I have ancestors who came to the Massachusetts Bay Colony in the 17th century, so I’m always on the lookout for books, movies or plays about that fabled place.
My interest lies in artistic recreations of a time long past, creations like Hawthorne’s “The Scarlet Letter,” Arthur Miller’s “The Crucible,” and movies like “Plymouth Adventure,’ where to my dismay I learned that Gov. William Bradford’s wife almost had an affair with the Mayflower’s captain.
I’m a descendant of Bradford, but thankfully not his wandering wife.
Every once in a while, serious historians get their teeth into the colony and come up with something less romantic, but undeniably true because they base their creations on court documents and other unimpeachable evidence.
Such a book is “Under Household Government” by M. Michelle Jarrett Morris (Harvard, $25). Subtitled “Sex and Family in Puritan Massachusetts,” it’s based on what actually happened back then, and not necessarily what Nathaniel Hawthorne dreamed up.
A wonderful example is the confession of one Elizabeth Pierce, who went for a walk and came home disconsolate. Here’s her recorded testimony.
“Last night wn shee wase coming home Benjamin Simonns wase aleaaning one the rayles and as I came near to him I being in the highwwaye hee came to mee and layed hould of mee I strove to get out of his hands but hee being stronger than I halled me into the bushes and threw mee downe.
“I said to him Benjamin lett mee alone for it will bee boath sin and ashame to to you and me as long as wee live but he said it wold be no shame to him yet I resisted as much as I Could; but hee being stronger than I forced me and did the acte to mee”
At the outset the rape charge levelled at Simmons seems like an open and shut case, especially after a neighbor agreed with Elizabeth’s testimony.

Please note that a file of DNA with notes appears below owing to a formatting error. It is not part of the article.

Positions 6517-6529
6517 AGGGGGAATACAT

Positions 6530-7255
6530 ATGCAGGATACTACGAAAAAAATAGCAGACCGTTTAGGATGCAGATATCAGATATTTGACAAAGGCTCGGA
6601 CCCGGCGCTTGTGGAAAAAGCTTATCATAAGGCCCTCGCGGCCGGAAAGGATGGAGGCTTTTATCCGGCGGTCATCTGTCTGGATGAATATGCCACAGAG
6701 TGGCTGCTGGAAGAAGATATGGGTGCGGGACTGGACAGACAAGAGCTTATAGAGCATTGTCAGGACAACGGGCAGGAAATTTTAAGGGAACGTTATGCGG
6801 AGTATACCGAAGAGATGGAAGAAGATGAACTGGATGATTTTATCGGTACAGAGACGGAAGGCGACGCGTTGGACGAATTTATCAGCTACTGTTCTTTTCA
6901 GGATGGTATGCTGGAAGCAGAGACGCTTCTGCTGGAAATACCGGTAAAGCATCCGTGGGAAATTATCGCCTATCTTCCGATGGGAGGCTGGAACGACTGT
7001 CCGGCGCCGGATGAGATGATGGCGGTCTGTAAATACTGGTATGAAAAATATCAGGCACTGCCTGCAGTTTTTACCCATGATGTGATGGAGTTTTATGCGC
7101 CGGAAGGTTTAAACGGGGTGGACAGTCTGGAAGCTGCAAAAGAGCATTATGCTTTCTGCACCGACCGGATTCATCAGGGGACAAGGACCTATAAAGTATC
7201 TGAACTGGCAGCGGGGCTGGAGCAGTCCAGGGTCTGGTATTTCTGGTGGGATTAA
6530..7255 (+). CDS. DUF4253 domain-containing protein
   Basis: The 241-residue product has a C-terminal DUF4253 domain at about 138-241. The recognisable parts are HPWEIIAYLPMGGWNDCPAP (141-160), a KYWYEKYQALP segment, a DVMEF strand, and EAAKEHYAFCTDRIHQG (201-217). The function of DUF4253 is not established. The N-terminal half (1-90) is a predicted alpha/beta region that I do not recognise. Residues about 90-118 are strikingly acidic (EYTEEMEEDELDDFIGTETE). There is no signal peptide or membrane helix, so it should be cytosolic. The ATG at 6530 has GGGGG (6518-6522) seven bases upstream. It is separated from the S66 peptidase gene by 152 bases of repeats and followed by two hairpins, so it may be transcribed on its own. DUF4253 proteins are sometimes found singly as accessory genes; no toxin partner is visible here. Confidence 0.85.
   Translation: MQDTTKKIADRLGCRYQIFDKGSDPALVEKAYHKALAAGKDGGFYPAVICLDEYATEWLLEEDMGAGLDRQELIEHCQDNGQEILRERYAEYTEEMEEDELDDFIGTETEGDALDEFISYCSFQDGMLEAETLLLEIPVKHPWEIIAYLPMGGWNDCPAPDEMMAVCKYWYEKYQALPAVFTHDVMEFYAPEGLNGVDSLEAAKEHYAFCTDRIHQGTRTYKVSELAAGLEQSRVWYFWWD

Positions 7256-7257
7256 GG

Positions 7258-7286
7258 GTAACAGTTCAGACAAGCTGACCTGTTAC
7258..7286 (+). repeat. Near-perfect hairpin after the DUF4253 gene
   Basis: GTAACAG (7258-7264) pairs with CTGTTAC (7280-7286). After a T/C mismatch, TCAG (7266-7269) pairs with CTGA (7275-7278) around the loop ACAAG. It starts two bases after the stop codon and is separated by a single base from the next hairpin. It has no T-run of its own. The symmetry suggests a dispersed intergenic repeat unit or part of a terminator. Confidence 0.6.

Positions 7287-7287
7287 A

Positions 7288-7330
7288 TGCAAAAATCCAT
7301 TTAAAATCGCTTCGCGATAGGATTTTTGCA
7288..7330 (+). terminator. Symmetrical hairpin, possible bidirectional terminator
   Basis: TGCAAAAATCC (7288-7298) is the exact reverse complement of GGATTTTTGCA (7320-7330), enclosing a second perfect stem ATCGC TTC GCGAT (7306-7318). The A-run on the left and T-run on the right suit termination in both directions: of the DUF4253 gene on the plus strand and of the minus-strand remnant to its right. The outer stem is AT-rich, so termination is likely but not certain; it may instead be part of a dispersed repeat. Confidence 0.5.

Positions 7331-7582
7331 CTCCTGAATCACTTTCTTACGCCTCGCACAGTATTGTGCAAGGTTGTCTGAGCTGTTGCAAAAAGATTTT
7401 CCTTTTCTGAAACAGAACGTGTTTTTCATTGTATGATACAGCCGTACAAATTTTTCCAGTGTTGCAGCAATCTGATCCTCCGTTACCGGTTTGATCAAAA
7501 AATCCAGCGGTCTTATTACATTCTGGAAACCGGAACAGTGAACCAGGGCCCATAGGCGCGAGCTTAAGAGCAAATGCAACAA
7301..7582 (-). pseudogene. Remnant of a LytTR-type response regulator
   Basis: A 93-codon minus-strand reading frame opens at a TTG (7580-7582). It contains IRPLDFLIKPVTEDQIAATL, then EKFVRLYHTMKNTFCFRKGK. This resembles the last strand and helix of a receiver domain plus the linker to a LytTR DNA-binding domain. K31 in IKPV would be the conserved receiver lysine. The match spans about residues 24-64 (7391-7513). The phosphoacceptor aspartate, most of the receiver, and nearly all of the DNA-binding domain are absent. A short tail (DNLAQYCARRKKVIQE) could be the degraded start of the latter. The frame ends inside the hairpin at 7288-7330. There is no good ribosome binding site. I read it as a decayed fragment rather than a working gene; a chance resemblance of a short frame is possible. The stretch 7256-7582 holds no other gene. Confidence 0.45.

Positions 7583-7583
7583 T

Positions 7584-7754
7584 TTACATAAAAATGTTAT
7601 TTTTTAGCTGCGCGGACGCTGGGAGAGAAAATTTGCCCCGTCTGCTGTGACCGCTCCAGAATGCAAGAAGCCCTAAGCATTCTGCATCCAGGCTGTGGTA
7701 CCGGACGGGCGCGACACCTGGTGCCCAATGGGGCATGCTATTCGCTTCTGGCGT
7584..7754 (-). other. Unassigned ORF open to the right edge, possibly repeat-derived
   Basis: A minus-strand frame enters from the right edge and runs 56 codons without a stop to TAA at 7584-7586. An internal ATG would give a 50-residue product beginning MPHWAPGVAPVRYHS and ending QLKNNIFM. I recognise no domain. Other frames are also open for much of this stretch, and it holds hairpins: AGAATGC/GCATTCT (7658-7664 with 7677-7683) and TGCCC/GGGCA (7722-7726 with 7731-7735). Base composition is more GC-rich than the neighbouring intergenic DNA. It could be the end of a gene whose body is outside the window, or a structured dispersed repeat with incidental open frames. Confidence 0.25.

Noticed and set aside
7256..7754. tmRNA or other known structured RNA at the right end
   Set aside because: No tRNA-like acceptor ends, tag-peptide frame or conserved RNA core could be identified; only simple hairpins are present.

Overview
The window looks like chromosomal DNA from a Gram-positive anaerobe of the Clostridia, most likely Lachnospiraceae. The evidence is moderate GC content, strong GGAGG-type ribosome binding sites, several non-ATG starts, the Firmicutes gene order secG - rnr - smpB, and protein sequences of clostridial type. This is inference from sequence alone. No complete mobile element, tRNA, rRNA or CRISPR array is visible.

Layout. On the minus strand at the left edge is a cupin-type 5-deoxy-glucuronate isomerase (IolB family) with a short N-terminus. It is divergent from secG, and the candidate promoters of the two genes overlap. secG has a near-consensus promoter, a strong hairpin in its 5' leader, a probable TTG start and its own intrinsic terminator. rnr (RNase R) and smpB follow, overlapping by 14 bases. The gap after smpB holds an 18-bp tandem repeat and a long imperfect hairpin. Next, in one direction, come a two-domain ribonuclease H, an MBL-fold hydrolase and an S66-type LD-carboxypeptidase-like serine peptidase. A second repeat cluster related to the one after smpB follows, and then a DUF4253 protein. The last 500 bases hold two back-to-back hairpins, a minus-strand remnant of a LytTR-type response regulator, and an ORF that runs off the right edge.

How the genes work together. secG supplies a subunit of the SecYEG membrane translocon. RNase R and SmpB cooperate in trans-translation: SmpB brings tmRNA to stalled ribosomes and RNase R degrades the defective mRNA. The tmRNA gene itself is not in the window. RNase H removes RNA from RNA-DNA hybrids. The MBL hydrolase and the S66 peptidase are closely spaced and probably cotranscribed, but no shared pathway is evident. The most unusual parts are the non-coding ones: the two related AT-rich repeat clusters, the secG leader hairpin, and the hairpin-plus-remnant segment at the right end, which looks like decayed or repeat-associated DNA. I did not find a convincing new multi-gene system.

But such was not the case.
As historian Morris explained to readers what the rape law was like in Massachusetts back then I was reminded of the brouhaha over what constituted rape in the debate during the election last November.
It turns out the same was true 300 years ago.
Some rapes were punishable by execution, in other cases, the rapist got off scot-free.
Although “blasphemy” was always punishable by execution, rape was not.
For example if someone got raped out of earshot, the authorities were more likely to believe the accuser.
But if the rape were performed in town, the authorities would wonder why the raped person didn’t scream.
Rape was a complicated crime, biblically speaking.
The book of Deuteronomy prescribed death for the rape of a married or engaged woman, but it mandated that a man who raped a single woman could be forced to marry her.
The case of Elizabeth and Benjamin went on and on, eventually involving five interrelated families, with testimonials from relatives and enemies that Elizabeth told ‘fallse” stories, that she wasn’t really penetrated, etc., etc.
It’s almost time for basketball mania on the college level and second through fifth-grade readers will enjoy “Hoop Genius,” by award winning author John Coy, illustrations by Joe Morse (Carolrhoda, $16.95 cloth).
It’s the lavishly illustrated book and subtitled “How a Desperate Teacher and a Rowdy Gym Class Invented Basketball.”
The inventor was James Naismith and the time was the Gay Nineties.
After college graduation from McGill in Canada, he took a teaching job to discover his students didn’t like the boring regimen of marching and calisthenics in a gym class he inherited from other teachers who had given up on them.
He tries indoor football and indoor soccer (too rough) and finally fell on a sport inspired by an earlier game called “Duck on a Rock.”
Naismith was honored at the Olympics in Germany in 1936. He died in 1939.
Carolrhoda has cunningly reproduced the original typescript of Naismith’s thirteen rules of basketball, which he had typed on and hung on theguymnasium wall in Springfield, Mass., in 1891.
Editor’s note: Dave Wood is a past vice-president of the National Book Critics Circle and former book review editor of the Minneapolis Star Tribune.